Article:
Wednesday, December 7, 2016

Barely Used Boy Names: Idris, Wiley & Boaz [Part Six]

unusual uncommon unique weird odd unpopular name for males at The Art of Naming

Welcome to Part Six of our Barely Used Boy Names series!! This list has some interesting and unsual options for you.

Idris (138 births - #1286)  Idris possibly means "interpreter" in Arabic and it is the name of an ancient prophet in the Qur'an, typically equated with the biblical Enoch. Idris is also a Welsh name meaning "ardent lord". This name ranked at #280 in England and Wales recently, as well as #447 in France. It gained usage in the US for males in 1971 and has slowly been gaining births per year but it has yet to reach the Top 1000.

Sheldon (137 births - #1294) There are several locations in England called Sheldon. It generally means "valley with steep sides" and was both a place name and a surname before it was ever a given name. In the US, Sheldon has been given to boys on record since 1881. It has also been used infrequently for girls from 1931 to 2002. For boys, it gained entry to the Top 1000 in the early 1900s, earning as many births per year as 608 in 1992. It dipped back down below the Top 1000 again in 2009, 2011 and has stayed below since 2013. Could it rise again?

Lucius (136 births - #1299) Lucius comes from the Latin lux meaning "light" and was a Roman praenomen. The name belonged to several important Romans and three popes. It wasn't regularly used by Christians until after the Renaissance. Here in the US, people have given their son the name since records began in 1880. It even ranked in the Top 1000 until 1960. It's dipped down to double-digit births per year but is back on the rise again. Could it rejoin the Top 1000?

Pierson (134 births - #1310) Pierson seems to be related to Piers which is a medieval form of Peter taken from the Old French Pierre. Pierson (along with Pearson and Peirson) were typically used as surnames. As a given name, Pierson is rare. It first popped up in the US with a handful of births in 1912 but it didn't catch on until it finally gained regular yearly usage in the 1980s. It remains nowhere near the Top 1000 but its climbing!

Atreyu  (133 births - #1314) Atreyu is a literary name created by German author Michael Ende and originally spelled Atréju.  It was the name of the hero in his 1979 fantasy novel "Die unendliche Geschichte" which is "The Neverending Story" in English.  It's said to mean "son of all" in the book's fictional language since the orphaned character was raised by a village. In the US, the name popped up in the mid-1980s but despite gaining usage over the years, it has never been in the Top 1000. Will it ever get there or is the name too unusual?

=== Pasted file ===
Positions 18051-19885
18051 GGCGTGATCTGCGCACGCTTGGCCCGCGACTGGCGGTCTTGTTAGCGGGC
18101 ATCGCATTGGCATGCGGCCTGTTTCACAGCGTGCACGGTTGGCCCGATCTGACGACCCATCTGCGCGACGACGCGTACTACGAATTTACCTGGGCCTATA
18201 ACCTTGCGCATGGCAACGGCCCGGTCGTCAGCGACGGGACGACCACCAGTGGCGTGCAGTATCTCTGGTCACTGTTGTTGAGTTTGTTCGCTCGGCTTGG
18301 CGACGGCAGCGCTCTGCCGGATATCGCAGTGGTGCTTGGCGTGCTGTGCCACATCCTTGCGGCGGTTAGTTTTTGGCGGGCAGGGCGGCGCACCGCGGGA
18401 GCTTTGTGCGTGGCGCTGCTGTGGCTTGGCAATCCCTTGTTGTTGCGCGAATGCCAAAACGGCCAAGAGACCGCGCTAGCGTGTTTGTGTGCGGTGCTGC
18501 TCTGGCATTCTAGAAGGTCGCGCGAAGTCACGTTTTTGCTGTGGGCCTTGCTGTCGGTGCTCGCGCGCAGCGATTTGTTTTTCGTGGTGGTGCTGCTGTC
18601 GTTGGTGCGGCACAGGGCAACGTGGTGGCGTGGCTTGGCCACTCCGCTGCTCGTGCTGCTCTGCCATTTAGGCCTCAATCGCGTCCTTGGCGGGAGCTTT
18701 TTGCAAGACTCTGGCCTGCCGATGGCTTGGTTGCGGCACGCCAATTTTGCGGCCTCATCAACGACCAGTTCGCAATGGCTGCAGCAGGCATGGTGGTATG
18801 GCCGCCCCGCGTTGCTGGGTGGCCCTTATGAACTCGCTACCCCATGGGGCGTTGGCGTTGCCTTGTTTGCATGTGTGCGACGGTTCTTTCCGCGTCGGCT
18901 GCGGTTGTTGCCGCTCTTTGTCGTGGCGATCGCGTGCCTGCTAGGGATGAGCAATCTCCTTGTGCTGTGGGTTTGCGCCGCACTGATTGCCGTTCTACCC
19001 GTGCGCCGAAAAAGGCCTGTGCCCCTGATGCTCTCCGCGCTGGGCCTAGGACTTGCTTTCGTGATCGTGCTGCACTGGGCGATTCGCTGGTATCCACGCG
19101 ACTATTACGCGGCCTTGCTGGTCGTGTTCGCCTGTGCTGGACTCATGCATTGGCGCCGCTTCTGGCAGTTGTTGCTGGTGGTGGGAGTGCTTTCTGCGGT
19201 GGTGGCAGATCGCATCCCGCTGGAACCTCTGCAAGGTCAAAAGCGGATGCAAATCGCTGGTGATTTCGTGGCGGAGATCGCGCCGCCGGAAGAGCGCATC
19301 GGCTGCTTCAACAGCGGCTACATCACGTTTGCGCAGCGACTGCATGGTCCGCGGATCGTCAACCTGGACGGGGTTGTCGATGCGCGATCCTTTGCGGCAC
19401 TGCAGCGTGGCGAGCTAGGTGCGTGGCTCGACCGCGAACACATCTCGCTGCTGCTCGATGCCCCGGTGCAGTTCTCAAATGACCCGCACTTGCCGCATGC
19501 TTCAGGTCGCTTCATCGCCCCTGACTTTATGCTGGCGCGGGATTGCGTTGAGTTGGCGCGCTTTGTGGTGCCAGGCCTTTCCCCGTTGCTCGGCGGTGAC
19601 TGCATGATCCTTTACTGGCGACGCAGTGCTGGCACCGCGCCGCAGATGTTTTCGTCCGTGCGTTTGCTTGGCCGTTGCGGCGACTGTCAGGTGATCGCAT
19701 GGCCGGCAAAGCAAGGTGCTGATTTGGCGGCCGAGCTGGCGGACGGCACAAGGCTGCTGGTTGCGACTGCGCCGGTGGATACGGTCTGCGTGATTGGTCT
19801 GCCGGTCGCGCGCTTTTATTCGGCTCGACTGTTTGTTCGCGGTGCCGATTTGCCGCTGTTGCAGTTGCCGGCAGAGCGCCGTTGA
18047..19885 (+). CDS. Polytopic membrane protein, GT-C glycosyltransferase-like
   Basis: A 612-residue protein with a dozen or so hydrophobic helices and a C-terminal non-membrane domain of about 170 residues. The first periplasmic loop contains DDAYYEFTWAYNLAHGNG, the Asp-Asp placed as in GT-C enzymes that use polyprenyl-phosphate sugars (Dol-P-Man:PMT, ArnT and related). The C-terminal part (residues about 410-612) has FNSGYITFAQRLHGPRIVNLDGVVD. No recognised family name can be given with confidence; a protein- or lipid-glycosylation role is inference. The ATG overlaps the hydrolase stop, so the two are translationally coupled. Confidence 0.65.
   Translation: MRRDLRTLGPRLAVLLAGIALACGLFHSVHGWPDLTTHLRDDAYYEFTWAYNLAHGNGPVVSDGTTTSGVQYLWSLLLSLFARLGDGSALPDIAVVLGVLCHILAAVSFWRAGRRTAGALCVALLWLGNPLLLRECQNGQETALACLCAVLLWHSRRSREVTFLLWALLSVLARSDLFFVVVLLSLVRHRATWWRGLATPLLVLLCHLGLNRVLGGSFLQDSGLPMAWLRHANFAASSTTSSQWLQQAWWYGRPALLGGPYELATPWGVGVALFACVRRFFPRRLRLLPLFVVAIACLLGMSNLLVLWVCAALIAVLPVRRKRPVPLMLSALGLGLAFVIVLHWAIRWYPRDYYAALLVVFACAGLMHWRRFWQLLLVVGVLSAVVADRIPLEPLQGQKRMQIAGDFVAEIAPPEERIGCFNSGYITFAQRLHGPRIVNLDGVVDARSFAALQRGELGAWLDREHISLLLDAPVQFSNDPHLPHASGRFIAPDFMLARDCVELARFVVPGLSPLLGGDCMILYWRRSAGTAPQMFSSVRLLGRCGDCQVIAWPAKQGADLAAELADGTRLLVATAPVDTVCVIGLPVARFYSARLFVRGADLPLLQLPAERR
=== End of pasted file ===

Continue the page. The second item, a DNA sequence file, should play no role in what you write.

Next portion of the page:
Jarvis (133 births - #1318)  Jarvis comes from a surname that was taken from the male French name Gervais, which came from the German Gervasius partially meaning "spear". If you look for the Marvel comic book meaning, you'll find that Tony Stark's AI computer J.A.R.V.I.S stands for "Just A Rather Very Intelligent System". The name Jarvis has been in use in the US since 1882 and even ranked in the Top 1000 between the 1950s and 2006. It's declined in popularity now, but could it make a comeback?

Wiley (133 births - #1321) Wiley comes from a surname derived from am Old English place name meaning "temple clearing". It can also be used in reference to the word "wily" and given originally as a nickname to a person who was, well, wily. This name has actually been given to boys since 1880 in the US, ranking within the Top 1000 until 1974. Could it come back on the charts again soon? It's also been given to a handful of girls in recent years.

Boaz (132 births - #1325) Boaz is a Biblical Hebrew name meaning "swiftness".  It was never a popular one, though. Boaz first popped up on the US charts in 1965 but it's never been near the Top 1000. In 2015, it received the most births it has ever had in a single year. Will it catch on soon?

Forest (132 births - #1326)  Forest is the less-popular spelling of Forrest. Both names come from an English surname that refers to an actual forest. Both of the spellings have been in use in the US since 1880. Forest ranked in and out of the Top 1000 through the 1960s and 1980s, and it ranked again in the early 1990s, but since then it's declined. However, its starting to trend upward again. Would you use Forest or Forrest?

Francesco (131 births - #1338) Francesco is the Italian form of the Late Latin Franciscus which means "Frenchman." While Francisco has always been well-used, the spelling Francesco is rarely used. It only gained usage in 1906, but it managed to rank in the Top 1000 from 1967-200, save a few years. Now it has fallen off the charts. Is Francisco just a superior spelling?

What do you think of this list? Would you use any of these names?

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